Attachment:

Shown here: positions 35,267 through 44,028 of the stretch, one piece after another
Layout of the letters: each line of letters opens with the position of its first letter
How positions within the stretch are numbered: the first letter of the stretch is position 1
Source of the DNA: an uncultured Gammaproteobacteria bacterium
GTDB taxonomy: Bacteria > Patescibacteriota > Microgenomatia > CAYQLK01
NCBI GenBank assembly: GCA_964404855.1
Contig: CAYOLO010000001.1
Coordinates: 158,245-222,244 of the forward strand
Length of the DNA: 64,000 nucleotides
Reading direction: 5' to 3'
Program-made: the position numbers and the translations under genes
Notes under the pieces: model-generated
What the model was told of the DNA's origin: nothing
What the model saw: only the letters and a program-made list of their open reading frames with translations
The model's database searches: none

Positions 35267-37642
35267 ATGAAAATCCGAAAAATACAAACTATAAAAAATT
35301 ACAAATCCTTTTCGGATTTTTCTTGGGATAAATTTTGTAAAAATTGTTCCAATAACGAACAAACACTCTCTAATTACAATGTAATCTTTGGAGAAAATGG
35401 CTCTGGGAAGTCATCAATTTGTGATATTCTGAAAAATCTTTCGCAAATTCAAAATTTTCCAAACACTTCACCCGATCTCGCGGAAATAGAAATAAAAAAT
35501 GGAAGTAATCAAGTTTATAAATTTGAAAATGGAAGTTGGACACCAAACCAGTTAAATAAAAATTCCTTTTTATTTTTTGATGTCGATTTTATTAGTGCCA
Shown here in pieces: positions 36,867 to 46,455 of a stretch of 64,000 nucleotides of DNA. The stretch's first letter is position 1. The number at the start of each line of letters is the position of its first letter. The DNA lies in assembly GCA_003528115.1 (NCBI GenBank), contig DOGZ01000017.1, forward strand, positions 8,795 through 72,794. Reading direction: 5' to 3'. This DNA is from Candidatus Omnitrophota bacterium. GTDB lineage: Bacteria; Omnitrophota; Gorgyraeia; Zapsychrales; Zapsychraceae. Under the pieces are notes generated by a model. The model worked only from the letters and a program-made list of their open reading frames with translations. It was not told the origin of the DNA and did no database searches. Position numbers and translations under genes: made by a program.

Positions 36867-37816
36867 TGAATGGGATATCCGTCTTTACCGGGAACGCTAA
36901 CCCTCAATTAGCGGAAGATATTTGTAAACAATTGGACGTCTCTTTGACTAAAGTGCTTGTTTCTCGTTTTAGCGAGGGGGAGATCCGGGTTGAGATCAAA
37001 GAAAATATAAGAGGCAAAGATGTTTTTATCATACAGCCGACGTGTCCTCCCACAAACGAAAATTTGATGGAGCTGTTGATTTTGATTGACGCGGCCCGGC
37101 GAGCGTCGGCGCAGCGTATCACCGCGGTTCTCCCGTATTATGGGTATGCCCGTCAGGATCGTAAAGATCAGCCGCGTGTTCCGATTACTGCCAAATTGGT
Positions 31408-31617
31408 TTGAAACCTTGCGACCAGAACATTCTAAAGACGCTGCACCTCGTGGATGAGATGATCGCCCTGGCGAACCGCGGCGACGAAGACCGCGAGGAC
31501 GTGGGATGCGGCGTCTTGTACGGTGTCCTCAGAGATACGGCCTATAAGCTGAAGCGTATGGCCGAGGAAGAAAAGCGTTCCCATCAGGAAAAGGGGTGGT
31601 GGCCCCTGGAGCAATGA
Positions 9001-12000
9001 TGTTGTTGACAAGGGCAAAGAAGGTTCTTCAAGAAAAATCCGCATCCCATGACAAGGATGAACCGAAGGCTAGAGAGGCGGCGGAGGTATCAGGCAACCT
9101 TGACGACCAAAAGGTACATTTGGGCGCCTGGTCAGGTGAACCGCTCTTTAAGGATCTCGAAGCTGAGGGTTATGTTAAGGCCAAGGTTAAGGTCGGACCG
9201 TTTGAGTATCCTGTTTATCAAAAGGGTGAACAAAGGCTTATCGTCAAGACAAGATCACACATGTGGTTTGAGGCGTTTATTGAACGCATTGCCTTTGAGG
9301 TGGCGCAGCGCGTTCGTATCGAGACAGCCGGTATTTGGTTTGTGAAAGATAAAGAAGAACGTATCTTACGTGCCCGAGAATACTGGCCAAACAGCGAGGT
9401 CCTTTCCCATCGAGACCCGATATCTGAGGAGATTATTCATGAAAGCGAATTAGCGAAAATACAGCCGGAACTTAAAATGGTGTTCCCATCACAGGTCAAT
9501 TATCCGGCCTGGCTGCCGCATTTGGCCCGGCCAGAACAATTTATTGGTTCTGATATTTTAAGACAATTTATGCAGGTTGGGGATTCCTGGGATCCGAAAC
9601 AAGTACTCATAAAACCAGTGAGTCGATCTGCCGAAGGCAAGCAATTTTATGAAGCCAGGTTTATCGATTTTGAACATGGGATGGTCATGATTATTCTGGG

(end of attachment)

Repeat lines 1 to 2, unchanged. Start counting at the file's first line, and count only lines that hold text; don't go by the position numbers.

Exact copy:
Shown here: positions 35,267 through 44,028 of the stretch, one piece after another
Layout of the letters: each line of letters opens with the position of its first letter